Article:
DA calls for public health inquiry
The party has asked Cyril Ramaphosa to set up a judicial commission to get to the bottom of challenges crippling the country’s system
The DA has called on President Cyril Ramaphosa to establish a judicial commission of inquiry into the state of public healthcare, after its random survey of hospitals and clinics revealed significant gaps in patient care.
Chronic understaffing, equipment shortages and long waiting times characterised many of the facilities the DA visited. Its observations tally with the problems highlighted by provincial health MECs in presentations to Parliament this week, which revealed that even the tightly managed Western Cape health department was struggling to cope with demand.
“Public health facilities are no longer places of healing. They have become death traps for the poor, who have no other options available to them,” said DA spokeswoman Refiloe Nt’sekhe.
“While inspecting the RK Khan Hospital in KwaZulu-Natal, we learnt that waiting times for CT [computed tomography] scans are three months, while the next available mammogram appointment is in 2019.”
Emergency medical personnel in Mpumalanga told the DA that they were using their own money to buy vital equipment such as blood pressure monitors, while in the Northern Cape staff at Kimberley Hospital complained about a lack of basic supplies such as toilet paper.
The DA’s Gauteng health spokesman Jack Bloom acknowledged achievements such as the roll-out of HIV and tuberculosis treatments, but said many patients were being short-changed. “There are pockets of excellence in Gauteng where staff are doing their best and patients get top-rate care. But the problem is the waiting times: you can wait five years for hip surgery at [Chris Hani] Baragwanath,” he told Business Day.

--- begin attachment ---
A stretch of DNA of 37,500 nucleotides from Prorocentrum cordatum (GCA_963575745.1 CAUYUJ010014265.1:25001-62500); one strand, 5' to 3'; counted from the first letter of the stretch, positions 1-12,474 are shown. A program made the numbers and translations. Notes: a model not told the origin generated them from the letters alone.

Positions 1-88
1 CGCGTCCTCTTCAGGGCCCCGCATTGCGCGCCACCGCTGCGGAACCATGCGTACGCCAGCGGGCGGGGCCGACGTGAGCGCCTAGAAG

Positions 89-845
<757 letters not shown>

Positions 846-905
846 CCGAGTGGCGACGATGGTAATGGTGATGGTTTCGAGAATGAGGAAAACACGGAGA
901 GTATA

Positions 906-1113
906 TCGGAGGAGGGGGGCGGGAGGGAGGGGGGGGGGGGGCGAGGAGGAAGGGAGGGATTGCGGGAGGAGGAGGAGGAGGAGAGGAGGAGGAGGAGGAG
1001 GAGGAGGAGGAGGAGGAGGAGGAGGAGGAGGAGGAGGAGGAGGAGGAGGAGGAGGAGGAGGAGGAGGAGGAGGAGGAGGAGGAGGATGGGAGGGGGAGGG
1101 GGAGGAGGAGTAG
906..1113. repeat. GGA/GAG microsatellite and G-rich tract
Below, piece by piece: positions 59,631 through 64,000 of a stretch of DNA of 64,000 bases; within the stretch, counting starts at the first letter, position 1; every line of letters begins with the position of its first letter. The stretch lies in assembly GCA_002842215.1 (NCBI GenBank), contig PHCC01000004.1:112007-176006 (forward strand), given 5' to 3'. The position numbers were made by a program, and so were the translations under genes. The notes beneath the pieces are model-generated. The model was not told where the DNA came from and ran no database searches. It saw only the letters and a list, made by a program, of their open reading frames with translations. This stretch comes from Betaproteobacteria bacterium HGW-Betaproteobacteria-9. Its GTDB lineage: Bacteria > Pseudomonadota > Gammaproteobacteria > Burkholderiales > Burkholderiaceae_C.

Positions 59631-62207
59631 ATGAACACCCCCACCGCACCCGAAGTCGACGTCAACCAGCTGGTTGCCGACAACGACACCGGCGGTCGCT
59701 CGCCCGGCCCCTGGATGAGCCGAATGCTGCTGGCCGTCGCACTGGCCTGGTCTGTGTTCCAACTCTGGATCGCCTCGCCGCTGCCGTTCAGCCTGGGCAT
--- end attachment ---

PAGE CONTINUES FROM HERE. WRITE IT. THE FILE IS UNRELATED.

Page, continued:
Gauteng had excellent academic hospitals, which attracted patients beyond its borders, increasing pressure on a stretched service. The DA had written to Ramaphosa requesting a judicial commission of inquiry as it would have the scope and power to get to the bottom of the mismanagement and corruption plaguing public health, Bloom said.
The DA said its plan for universal healthcare offered patients a better deal than the government’s proposed National Health Insurance (NHI).
Published in 2016, the plan promises universal healthcare quicker and cheaper than NHI.
It proposes scrapping medical aid tax credits and using the money to improve public healthcare and subsidise medical scheme membership for more people.
“Our health plan is the most practical approach to universal healthcare as it aims to keep what should be kept, fix what should be fixed and smartly extend services that should be extended within the limits of the national purse,” said Nt’shekhe.
Meanwhile, the National Education, Health and Allied Workers Union is planning mass action in Limpopo after the province’s health department failed to pay staff R160m in performance bonuses for 2016-17.
The union’s Limpopo spokesman, Jacob Adams, said the department had offered to pay R90m. “We told them to go to Treasury [and ask for more].”